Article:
Of course, if the Northwood core is 30 million transistors (29 million, really), a 20 stage pipeline would give 1.5 million transistors per stage. Hmmm... So once again we're back to the 64-bit conspiracy, because where are those extra 30 million transistors being used?
  • Icewind - Tuesday, February 3, 2004 - link

    For some reason, I have a REAL hard time believing a company like Intel would "secretly" put in 64 bit extentions in a new CPU core. Especially one that has pretty much shown it is no better then the current Northwood core.

    Far as im concered, Intel goes back to drawing board and AMD owns the first part of 2004.
  • Pumpkinierre - Tuesday, February 3, 2004 - link

    Sorry go that wrong should be 43%, so discrepancy even larger ie areawise reduction from .13 to .09 um should be 52% not 43%).
  • Pumpkinierre - Tuesday, February 3, 2004 - link

    #77 Trogdor, you beat me to it and with more detail but same estimation- i wont say great minds etc. Increased density of cache may also explain increased latency. However, 13^2 is 169 and 9^2 is 81 which translates to 52% decrease area wise which is close to 47% decrease quoted allowing for other factors like strained silicon.
  • Pumpkinierre - Tuesday, February 3, 2004 - link

    Maybe Intel ARE going to bring out a 64bit prescott in a coupla weeks to make up for this let down. Aces reckons there is 30 million transistors unaccounted for, when factoring in the bigger caches (Northwood 55 million transistors, prescott 125 million). Some of this is debugging hardware but that cant be the whole story.

    With the exception of the caches, the prescott tweaks are good. Why didnt they just do those to the 20 stage pipeline Northwood core? They would have got 30 to 50% more power for the same clock speed and less heat. Geez, I'm happy I bought my northwood in June,03 and I'll probably upgrade to one or a gallatin (if the price drops) unless they sort this heat problem out.
  • TrogdorJW - Tuesday, February 3, 2004 - link

    Interesting article. Frankly, I'm *SHOCKED* that Intel really went with 31 pipeline stages. I had heard the rumors, but I figured someone was using the FP pipeline and not the integer pipeline. Damn... that's a serious penalty to pay for branch mispredictions!

    What I really want to know, however, is what else the Prescott can do that Intel isn't telling us yet. I've heard all the rumors about 64-bit capability being hidden, but I disgarded them. Now, though, with the specifications released, I honestly have to reconsider. After all, the 30-stage pipeline "rumor" was pretty accurate, so these 64-bit rumors might be as well!

    Before you scoff, let me give you some very compelling reasons for Prescott to have hidden 64-bit functionality. Let's start with a quote from the Anandtech article (from page 8): "With Prescott Intel debuted their highest density cache ever – each SRAM cell (the building blocks of cache) is now 43% smaller than the cells used in Northwood. What this means is that Intel can pack more cache into an even smaller area than if they had just shrunk the die on Prescott."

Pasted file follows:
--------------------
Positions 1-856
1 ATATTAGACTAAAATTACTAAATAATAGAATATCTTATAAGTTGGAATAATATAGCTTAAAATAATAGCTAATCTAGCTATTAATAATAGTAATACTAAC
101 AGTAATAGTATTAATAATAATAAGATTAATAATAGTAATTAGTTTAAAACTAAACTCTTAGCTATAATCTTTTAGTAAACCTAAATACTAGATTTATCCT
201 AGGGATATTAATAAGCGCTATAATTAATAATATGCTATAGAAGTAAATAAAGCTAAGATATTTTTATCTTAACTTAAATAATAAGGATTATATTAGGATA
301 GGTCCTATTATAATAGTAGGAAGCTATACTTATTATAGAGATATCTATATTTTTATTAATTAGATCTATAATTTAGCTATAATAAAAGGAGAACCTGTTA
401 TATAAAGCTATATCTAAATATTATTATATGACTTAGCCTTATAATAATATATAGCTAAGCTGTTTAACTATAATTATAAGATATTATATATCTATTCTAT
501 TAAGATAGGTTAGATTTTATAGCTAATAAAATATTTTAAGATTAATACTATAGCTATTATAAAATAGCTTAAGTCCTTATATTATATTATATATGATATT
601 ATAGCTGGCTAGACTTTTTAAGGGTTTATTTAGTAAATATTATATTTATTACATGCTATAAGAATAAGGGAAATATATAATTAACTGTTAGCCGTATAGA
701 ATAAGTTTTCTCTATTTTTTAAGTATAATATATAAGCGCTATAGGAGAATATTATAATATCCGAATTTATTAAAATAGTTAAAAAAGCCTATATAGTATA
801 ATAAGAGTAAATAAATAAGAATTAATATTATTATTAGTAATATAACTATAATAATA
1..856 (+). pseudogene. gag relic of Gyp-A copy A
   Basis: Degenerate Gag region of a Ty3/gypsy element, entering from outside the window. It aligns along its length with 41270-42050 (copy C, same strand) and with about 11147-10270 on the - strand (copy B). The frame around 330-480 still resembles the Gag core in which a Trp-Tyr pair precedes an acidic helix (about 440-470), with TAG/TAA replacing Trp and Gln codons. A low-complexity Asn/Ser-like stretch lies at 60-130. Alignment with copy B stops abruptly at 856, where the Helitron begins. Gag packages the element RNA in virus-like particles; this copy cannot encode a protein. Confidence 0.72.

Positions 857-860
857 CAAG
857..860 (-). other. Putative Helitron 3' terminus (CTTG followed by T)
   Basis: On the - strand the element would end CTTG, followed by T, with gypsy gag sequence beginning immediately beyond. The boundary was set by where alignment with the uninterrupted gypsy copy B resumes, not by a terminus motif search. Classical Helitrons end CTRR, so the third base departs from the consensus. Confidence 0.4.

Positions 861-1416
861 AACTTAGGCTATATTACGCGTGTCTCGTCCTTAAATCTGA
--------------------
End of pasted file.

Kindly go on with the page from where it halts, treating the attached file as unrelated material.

Okay, you got that? As far as I can tell, this means that Intel has improved their SRAM design in the Prescott so that it is smaller - i.e. uses less transistors - than their old SRAM in the Northwood. Sounds reasonable, right? Now, let's reference a different section of the article, on page 11 look at the chart at the bottom. (For a more complete chart, here's a link to THG with both AMD and Intel CPUs: http://www.tomshardware.com/cpu/20040201/images/cp...

    Looking at that chart (both Anand and THG have the same numbers, so I'm quite sure they're correct), how many transistors does the P4 Northwood require? The answer is 29 million for the *core*, plus whatever is required for the L2 cache. So the Willamette was 42 mil (13 mil for the 256K L2 cache) and the Northwood is 55 mil (26 mil for the 512K L2 cache). How much space is required for L2 cache, then, based off of Intel's *old* techniques? Apparently, 13 million transistors per 256K of cache. Reasonable enough, since AMD is pretty close to that, judging by the transistor count increase when they went to Barton.

    How many transistors would be required, then, for Intel to produce a 1024K L2 cache? In this scenario, 52 million, right? Granted, all caches are not the same: the 2MB L3 cache of the P4EE/Xeon is 30.75 million transistors per 512K, or 15.375 million per 256K, so it's not as "efficient" as the L2 cache design. Still, if we go with 52 million for the 1024K L2 on the Prescott, we end up with 73 million transistors remaining for the CPU core. Even if we go with 61.5 million transistors for the 1024K cache (using the L3 Xeon numbers), we still have 63.5 million transistors left for the core.